Why They’ll Suck: Karma for doing very little in the offseason outside of adding a new closer and fifth starter. The rebuild is supposed to be over.
Bold Prediction: Carlos Correa is more Alex Gonzalez than Alex Rodriguez.

Kansas City Royals
Why They’ll Suck: They replaced Johnny Cueto and Ben Zobrist with Ian Kennedy and Christian Colon. Like, on purpose.
Bold Prediction: Kennedy wins 18 games and Colon hits .310. Eff the Royals, man.

Los Angeles Angels
Why They’ll Suck: The Angels have surrounded Mike Trout with as little position player talent as possible in an effort to make him look even greater by comparison.
Bold Prediction: Jered Weaver’s fastball hits 84 mph once or twice.

Los Angeles Dodgers
Why They’ll Suck: The Dodgers have surrounded Clayton Kershaw with as little pitching talent as possible in an effort to make him look even greater by comparison.
Bold Prediction: It becomes clear Yasiel Puig peaked early.

Miami Marlins
Why They’ll Suck: The fans and players are doomed to pay for Jeffrey Loria’s evil villian-ness. Fun Fact: They’ve never won a division title either. They’ve also never lost a postseason series.
Bold Prediction: Christian Yelich breaks out and puts up Andrew McCutchen numbers. I’m serious about that one.

Milwaukee Brewers
Why They’ll Suck: They’re another team that is going to suck on purpose. Before long they’re going to trade Jonathan Lucroy too.
Bold Prediction: Ramon Flores hits 15 dingers with a .350 OBP.

Minnesota Twins
Why They’ll Suck: I don’t know, but I’m sure Twins fans will blame it on Joe Mauer.
Bold Prediction: Miguel Sano plays right field better than Torii Hunter did last year.

New York Mets
Why They’ll Suck: They’re still the Mets. Case in point: the recent Matt Harvey bladder story. Last year’s pennant didn’t change anything in that regard.
Bold Prediction: They have to trade for a starting pitcher at the deadline.

Oakland Athletics
Why They’ll Suck: No joke, I can name only one A’s starter (Sonny Gray) and one A’s infielder (Marcus Semien). Is Bobby Crosby still playing?
Bold Prediction: Josh Reddick gets traded for a holy crap package at the trade deadline. I’m thinking … Royals.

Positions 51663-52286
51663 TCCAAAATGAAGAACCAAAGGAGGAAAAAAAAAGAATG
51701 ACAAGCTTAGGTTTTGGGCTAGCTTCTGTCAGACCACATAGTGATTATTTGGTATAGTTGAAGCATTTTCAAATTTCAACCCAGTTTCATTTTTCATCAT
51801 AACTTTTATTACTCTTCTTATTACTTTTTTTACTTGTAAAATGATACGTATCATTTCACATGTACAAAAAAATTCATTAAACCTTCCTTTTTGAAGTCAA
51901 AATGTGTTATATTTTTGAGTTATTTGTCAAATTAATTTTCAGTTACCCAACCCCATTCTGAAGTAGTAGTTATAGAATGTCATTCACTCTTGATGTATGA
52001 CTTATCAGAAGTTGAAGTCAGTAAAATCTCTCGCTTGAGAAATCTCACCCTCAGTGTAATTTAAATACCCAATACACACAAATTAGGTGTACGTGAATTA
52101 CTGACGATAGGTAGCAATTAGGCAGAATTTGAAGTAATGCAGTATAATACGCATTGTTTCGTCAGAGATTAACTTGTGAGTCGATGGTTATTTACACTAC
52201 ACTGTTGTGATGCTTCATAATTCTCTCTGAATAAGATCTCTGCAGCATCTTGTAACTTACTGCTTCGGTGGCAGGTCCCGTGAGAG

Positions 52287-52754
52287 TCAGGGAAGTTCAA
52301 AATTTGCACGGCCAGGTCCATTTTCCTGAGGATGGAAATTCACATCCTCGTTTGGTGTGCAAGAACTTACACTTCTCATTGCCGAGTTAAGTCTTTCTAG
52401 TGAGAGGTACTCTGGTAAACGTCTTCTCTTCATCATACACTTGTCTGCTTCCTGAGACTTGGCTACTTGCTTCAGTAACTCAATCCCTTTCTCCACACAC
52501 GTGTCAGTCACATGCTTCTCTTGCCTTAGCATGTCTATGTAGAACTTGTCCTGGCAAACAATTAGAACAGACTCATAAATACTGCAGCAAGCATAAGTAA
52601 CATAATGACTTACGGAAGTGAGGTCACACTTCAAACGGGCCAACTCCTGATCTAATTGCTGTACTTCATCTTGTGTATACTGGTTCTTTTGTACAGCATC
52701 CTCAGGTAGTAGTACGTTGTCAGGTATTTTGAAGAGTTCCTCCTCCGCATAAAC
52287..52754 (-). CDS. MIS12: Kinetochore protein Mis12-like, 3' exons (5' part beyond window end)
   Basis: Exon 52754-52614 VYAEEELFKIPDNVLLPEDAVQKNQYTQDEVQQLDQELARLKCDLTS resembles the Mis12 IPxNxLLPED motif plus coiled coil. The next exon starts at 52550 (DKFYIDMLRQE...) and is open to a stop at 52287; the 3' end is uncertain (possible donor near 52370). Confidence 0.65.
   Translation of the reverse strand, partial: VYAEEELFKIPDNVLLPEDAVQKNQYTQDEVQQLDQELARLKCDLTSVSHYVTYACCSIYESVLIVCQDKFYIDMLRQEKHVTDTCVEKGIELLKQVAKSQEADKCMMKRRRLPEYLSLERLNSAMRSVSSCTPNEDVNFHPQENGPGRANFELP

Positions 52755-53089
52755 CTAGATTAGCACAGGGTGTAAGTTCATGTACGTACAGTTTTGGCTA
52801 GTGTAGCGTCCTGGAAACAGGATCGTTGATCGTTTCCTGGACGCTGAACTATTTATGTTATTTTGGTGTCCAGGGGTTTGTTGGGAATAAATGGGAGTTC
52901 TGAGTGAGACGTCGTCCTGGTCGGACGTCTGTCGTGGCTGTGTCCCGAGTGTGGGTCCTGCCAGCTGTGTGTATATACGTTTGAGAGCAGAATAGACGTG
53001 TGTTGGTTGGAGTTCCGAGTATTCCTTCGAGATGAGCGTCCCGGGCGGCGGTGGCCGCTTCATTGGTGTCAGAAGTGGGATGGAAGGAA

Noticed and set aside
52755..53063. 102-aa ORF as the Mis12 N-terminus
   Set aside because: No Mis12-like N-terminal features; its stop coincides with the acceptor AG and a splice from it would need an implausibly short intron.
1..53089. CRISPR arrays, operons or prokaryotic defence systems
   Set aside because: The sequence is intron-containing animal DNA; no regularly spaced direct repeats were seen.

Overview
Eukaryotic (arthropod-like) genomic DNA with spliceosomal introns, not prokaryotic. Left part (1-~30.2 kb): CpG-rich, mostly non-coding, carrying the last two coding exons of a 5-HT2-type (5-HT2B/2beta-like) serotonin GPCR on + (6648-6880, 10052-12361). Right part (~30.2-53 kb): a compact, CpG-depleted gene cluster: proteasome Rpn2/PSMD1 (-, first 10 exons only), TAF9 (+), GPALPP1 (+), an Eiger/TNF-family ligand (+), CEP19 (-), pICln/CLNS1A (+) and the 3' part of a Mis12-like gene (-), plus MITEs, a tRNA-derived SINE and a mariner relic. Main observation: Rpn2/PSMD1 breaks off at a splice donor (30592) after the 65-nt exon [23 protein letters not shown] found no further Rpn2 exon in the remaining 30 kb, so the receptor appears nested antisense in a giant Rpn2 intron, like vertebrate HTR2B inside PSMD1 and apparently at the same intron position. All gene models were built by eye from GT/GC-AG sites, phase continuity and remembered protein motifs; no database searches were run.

Philadelphia Phillies
Why They’ll Suck: Still reeling from the 2009 World Series, obviously.
Bold Prediction: Someone not named Maikel Franco or Ryan Howard hits a home run.

Pittsburgh Pirates
Why They’ll Suck: The baseball gods will not let John Jaso’s hair go unpunished.


Bold Prediction: Mark Melancon is traded at the deadline. I’m thinking … Dodgers.

St. Louis Cardinals
Why They’ll Suck: The Cardinals will never suck. The only thing they suck at is sucking. Their ace made four starts and their highest paid position player hit four home runs last season, and they still won 100 games. The Cardinals, man.
Bold Prediction: Three years after learning to play second base and one year after learning to hit for power, Matt Carpenter picks up pitching and saves 46 games.

San Diego Padres
Why They’ll Suck: I’m not entirely convinced the Padres exist at this point. Are we sure MLB still lets them into the league? What an amazingly nondescript franchise.
Bold Prediction: Someone throws the first no-hitter in franchise history. I’ll go with Colin Rea, who is a real player and definitely not someone I just made up.

San Francisco Giants
Why They’ll Suck: They buy into the “even year trend” a little too much and give Buster Posey and Madison Bumgarner weeks off at a time this summer.
Bold Prediction: Bumgarner out-slugs the starting outfield.

Seattle Mariners
Why They’ll Suck: I don’t know how it will happen exactly, but they’ll suck. The Mariners are the Wile E. Coyote of MLB. Every time they looked poised for success, they crash into the mountain with a tunnel painted on the side of it.
Bold Prediction: Bob Cano mashes 30 taters and finishes in the top three of the MVP voting. I’m expecting a big year from Robbie.

Texas Rangers